Helping the Person Live Well
~ Encourage physical activities. Based on results of some studies, exercise or regular physical activity may play a role in living better, improving mood and slowing cognitive decline.
~ Prepare meals that maintain a balanced diet and are low in fat and high in vegetables.
~ Create a daily routine which promotes quality sleep and engagement with others.
~ Identify situations which may be too stressful for the person with dementia.
~ Work together to find what helps the person relax
~ Help the person with tasks such as: Keeping appointments, remembering words or names, managing money, keeping track of medications and transportation
~ Use a calm voice when responding to repeated questions.
~ Respond to the emotion, instead of the specific question; the person may simply need reassurance.
~ If you notice changes, check with the doctor to rule out other physical problems or medication side effects.

Overview of Treatment
Physiological changes may occur in the absorption, distribution, metabolism, and excretion of psychotropic medications, This means older adults have an increased vulnerability to side effects, such as tardive dyskinesia.  Additionally, since many older adults are on multiple medications, interactions and side effects must always be considered.   It is also important to help caregivers and older adults address barriers to treatment compliance including organizing medications and transportation to and from the doctor.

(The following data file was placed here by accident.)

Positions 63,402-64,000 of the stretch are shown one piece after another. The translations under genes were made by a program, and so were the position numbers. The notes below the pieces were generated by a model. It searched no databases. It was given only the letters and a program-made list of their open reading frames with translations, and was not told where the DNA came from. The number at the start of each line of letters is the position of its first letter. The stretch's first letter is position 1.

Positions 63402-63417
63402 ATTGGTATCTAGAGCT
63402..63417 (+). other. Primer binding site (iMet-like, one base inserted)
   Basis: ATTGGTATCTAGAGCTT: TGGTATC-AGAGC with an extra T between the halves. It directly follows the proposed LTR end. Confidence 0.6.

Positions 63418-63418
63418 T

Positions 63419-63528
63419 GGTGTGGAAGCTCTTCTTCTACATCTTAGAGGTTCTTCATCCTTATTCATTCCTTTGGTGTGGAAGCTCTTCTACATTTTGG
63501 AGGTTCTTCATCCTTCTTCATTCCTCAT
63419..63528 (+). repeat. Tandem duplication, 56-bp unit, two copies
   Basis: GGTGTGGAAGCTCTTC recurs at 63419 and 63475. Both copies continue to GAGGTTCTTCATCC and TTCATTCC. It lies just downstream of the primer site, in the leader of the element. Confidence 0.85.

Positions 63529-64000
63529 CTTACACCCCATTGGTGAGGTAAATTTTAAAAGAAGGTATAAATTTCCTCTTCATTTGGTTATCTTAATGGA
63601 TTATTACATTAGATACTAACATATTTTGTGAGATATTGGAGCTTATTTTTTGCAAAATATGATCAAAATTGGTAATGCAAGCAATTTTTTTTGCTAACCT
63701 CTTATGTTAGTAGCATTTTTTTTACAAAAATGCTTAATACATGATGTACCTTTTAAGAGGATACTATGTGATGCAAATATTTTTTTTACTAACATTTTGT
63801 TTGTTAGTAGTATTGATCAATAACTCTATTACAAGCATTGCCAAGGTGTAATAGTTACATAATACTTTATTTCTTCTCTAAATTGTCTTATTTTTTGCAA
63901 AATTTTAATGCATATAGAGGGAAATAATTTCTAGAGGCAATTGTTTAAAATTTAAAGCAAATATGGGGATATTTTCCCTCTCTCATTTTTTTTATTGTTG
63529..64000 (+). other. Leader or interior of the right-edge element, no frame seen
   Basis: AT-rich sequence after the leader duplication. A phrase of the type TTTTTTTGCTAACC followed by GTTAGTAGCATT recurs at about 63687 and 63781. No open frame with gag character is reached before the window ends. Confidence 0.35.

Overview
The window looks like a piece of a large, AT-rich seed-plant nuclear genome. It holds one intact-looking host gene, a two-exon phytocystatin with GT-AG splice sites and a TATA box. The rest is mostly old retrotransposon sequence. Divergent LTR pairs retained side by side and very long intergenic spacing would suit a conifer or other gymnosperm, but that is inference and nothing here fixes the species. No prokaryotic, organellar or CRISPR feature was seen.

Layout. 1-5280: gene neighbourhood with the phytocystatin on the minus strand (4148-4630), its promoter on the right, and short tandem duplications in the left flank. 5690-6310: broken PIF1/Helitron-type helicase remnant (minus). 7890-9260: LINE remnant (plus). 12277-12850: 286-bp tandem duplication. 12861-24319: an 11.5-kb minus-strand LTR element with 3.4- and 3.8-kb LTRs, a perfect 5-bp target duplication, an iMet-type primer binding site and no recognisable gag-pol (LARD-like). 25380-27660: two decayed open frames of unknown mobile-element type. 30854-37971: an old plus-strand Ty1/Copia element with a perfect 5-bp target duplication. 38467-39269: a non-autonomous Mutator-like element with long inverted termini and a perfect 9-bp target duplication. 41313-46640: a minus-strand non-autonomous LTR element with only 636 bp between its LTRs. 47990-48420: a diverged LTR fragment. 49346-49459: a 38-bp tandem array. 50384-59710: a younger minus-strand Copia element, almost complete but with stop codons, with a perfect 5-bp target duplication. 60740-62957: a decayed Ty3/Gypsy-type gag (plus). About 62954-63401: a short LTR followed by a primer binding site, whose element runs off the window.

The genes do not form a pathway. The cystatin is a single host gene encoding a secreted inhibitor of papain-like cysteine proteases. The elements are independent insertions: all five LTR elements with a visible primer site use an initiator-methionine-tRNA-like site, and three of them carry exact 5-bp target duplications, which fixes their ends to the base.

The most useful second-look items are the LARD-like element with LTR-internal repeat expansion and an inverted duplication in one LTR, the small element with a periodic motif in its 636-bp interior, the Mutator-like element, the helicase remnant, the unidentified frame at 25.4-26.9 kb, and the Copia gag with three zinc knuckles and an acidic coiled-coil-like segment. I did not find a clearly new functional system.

In general, pharmacological treatment of depression in older people is similar to that in other adults, but the selection of medications is more complex because of side effects and interactions with other medications for concomitant somatic disorders.  60 to 80 percent of older patients with moderate to severe unipolar depression can be expected to respond well to antidepressant treatment. In terms of therapy, cognitive behavioral and problem solving therapy both seem to be effective.  Cognitive-behavioral therapy is designed to modify thought patterns, improve skills, and alter the emotional states that contribute to the onset, or perpetuation, of mental disorders.  Problem-solving therapy postulates through improving problem-solving skills, older patients are able to cope with stressors and thereby experience fewer symptoms of psychopathology


~ Normal aging is a gradual process that ushers in some physical decline, such as decreased sensory abilities (e.g., vision and hearing) and decreased pulmonary and immune function
~ Decline in cognitive capacity with aging is partly preventable
~ Older persons display flexibility in behavior and attitudes and the ability to grow intellectually and emotionally
~ Losses with aging include Social status, self-esteem, physical capacities, death of friends and loved ones
~ Anxiety disorders are the most prevalent mental health disorders in older adults
~ There are many causes of cognitive impairment besides Alzheimers.
~ Mild cognitive impairment is not unusual and generally does not meet accepted criteria for Alzheimers Schizophrenia in Late Life

When working with older adults:
~ Focus on the person's strengths and how they can remain as independent as possible
~ Encourage quality sleep, daily routines and proper nutrition
~ Use cognitive behavioral and problem solving therapies to address mood and independence issues.
~ Remember that day treatment/drop in centers are available throughout the country for respite care as well as to facilitate interaction and allow caregivers to work.  Caregivers will often also have their own emotional, financial and social needs that need to be addressed when caring for a parent or spouse.